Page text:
Poor Americans in states that have expanded Medicaid through the Affordable Care Act are going to the doctor more often and having less trouble paying for it, new research finds.
At the same time, two years of experience with the expansion offer additional indications that the improved access to care will ultimately improve patients’ health, a key goal of 2010 law, often called Obamacare.
If the next president and Congress repeal Obamacare — as many Republican elected officials want to do — there could end up being more people without health insurance than before the law went into effect, a new study says.
A total of 24 million more people would lose health coverage by 2021 if the Affordable Care Act was repealed, according to the study issued Monday by the Robert Wood Johnson Foundation and the Urban Institute.
Millions of poor Americans have signed up for no-cost health insurance that they could have gotten even without the passage of Obamacare.
These Americans already were eligible for Medicaid, a government-funded program that provides medical coverage at little or no cost, but they didn’t sign up for it because they didn’t have to or because they didn’t realize they could.
In recent years, however, the publicity of Obamacare has driven them to sign up in droves, so much so that economists and health policy wonks have dubbed the phenomenon the “woodwork effect,” or the “welcome mat” population. This group turned out to be larger than anyone anticipated.
New exchange enrollment data released by the Obama administration reveal in multiple ways that Obamacare is failing to live up to its goal of providing affordable care.
That’s no small problem when the law mandates that people buy coverage or face a fine. The fact that enrollment grew only modestly in the law’s third year despite the ramping up of the mandate penalty underscores the reality that Obamacare only offers poor options to far too many millions of people.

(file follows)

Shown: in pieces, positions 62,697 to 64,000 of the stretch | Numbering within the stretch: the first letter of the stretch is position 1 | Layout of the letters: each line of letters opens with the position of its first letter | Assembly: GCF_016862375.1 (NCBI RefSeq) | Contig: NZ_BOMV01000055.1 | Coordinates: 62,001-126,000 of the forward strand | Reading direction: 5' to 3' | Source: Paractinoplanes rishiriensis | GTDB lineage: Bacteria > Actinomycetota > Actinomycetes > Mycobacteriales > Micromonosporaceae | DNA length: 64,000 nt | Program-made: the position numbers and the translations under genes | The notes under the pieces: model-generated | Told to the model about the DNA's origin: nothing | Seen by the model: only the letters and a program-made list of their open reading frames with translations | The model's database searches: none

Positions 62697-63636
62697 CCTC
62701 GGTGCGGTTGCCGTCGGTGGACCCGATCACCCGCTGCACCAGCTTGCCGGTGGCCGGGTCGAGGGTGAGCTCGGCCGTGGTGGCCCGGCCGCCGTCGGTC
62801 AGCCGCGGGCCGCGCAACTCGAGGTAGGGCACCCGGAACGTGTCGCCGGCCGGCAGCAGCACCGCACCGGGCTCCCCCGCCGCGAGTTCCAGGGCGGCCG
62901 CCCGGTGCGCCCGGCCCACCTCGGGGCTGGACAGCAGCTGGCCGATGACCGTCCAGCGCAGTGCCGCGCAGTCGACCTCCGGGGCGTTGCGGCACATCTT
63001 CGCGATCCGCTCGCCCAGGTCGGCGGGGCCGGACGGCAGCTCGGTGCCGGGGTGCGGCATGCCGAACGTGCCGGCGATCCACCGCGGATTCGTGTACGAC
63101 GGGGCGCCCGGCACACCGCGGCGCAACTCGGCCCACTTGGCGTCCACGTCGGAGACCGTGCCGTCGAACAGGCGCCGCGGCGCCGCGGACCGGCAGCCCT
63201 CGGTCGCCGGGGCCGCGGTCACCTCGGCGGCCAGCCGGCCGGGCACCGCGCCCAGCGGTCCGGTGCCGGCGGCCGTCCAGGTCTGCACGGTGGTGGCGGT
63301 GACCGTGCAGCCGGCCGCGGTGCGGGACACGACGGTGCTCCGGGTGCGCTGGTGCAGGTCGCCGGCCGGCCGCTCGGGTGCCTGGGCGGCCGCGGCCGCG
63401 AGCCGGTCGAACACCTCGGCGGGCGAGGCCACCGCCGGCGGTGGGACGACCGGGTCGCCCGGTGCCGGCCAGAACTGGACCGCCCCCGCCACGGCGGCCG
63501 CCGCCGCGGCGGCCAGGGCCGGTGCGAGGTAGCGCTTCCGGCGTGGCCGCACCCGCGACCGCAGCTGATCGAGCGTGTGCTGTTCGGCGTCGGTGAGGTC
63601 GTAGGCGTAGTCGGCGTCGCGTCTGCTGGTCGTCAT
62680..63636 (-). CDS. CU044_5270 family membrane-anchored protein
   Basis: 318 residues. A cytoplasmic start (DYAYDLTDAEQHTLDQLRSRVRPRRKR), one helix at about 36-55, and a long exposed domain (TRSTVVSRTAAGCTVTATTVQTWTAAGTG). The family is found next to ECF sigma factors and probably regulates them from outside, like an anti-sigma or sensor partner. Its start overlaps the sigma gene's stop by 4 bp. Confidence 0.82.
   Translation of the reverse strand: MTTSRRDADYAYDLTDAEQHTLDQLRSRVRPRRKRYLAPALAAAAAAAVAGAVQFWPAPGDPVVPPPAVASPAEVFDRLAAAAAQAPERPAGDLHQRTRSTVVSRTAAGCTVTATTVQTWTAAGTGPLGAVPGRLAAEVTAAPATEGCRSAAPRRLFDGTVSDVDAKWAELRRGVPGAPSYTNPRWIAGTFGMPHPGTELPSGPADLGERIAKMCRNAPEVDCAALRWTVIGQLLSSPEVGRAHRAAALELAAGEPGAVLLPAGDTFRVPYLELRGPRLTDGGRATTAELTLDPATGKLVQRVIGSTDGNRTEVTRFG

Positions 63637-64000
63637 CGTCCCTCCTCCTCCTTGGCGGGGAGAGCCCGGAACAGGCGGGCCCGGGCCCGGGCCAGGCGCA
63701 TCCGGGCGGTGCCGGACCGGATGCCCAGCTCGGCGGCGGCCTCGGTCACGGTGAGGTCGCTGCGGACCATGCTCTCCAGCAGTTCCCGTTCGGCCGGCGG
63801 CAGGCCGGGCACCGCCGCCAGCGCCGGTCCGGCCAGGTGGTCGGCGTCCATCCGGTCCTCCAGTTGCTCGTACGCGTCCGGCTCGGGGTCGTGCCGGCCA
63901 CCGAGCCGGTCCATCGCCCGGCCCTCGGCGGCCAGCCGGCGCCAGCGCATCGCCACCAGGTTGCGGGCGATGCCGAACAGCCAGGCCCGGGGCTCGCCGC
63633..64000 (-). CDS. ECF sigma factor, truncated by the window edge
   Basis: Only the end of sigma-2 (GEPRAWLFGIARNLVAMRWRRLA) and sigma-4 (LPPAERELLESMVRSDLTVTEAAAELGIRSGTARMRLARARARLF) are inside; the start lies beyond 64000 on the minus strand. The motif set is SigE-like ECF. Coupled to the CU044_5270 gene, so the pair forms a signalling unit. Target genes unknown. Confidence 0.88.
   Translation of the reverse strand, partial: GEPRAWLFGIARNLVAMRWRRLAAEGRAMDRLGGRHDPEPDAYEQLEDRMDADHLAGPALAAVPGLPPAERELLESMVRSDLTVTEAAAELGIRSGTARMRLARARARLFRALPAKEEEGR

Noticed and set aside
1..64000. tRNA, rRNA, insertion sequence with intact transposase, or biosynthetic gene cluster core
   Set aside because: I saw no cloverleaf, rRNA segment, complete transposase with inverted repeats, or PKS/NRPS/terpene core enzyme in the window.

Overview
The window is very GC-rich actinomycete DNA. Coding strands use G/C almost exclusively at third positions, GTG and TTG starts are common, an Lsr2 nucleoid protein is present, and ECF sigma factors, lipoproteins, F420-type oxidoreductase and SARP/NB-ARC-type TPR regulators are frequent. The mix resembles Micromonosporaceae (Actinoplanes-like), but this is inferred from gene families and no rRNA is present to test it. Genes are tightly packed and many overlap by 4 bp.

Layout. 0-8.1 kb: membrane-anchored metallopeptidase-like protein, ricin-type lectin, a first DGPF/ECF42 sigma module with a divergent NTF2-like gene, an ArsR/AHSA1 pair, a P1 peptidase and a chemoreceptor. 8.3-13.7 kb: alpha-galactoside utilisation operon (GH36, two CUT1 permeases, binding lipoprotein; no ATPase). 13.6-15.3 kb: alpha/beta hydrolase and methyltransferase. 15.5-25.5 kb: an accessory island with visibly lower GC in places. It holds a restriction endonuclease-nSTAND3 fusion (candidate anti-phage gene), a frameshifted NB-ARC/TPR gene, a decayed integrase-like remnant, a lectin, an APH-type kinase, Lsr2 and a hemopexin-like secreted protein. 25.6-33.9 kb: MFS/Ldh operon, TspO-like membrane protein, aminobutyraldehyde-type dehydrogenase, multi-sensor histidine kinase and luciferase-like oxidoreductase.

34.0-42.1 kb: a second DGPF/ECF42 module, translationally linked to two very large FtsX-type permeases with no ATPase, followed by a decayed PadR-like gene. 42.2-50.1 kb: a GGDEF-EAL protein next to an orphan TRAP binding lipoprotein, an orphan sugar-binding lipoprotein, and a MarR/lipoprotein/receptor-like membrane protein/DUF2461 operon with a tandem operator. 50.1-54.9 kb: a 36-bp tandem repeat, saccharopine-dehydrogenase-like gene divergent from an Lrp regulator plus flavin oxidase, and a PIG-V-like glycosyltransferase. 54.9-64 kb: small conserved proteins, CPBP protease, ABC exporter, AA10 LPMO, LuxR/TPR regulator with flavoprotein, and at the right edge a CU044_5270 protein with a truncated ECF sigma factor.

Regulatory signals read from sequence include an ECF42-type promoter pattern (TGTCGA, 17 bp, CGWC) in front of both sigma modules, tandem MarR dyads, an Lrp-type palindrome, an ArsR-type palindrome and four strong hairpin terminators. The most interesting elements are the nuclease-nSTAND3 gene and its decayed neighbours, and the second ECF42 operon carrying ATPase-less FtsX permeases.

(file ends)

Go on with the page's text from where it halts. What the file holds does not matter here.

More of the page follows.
The Affordable Care Act, also known as Obamacare, has its share of detractors in the Republican party. In fact, many of them are currently running for that party’s presidential nomination. But in June, one lifelong Wisconsin Republican, Brent Brown, wrote a letter to the president about the ACA. And unlike most of his party, Brent had changed his mind on the bill. Why? Because it saved his life.
About 20 million adults under the age of 65 have gained health insurance of some kind in the six years since Obamacare has been law, leading to an all-time low rate of Americans without insurance, President Barack Obama announced Thursday, March 3, 2016.
Statistics by themselves rarely astound anyone. Numbers and figures provided without the appropriate frame of reference can be meaningless, but taken in context can be stunning. Here are five Obamacare stats that will blow you away — when you understand their background.
Reflecting slower than anticipated enrollment growth in health insurance purchased through the Affordable Care act, better known as Obamacare, the nonpartisan Congressional Budget Office has lowered its estimate of how many people will get coverage through the law in 2016.
In any given month this year, about 13 million people on average are now expected to be enrolled in a health plan purchased on a marketplace created by the law, often called Obamacare.
A large majority of adults say “$100 a month or less” is the highest monthly premium they can afford to pay for health insurance in 2016, according to a survey released Wednesday.
The HealthPocket.com report found that 57 percent of respondents named that price range when asked about coverage affordability. The second-most common answer was $200 per month, which was the response of just 17 percent of respondents.
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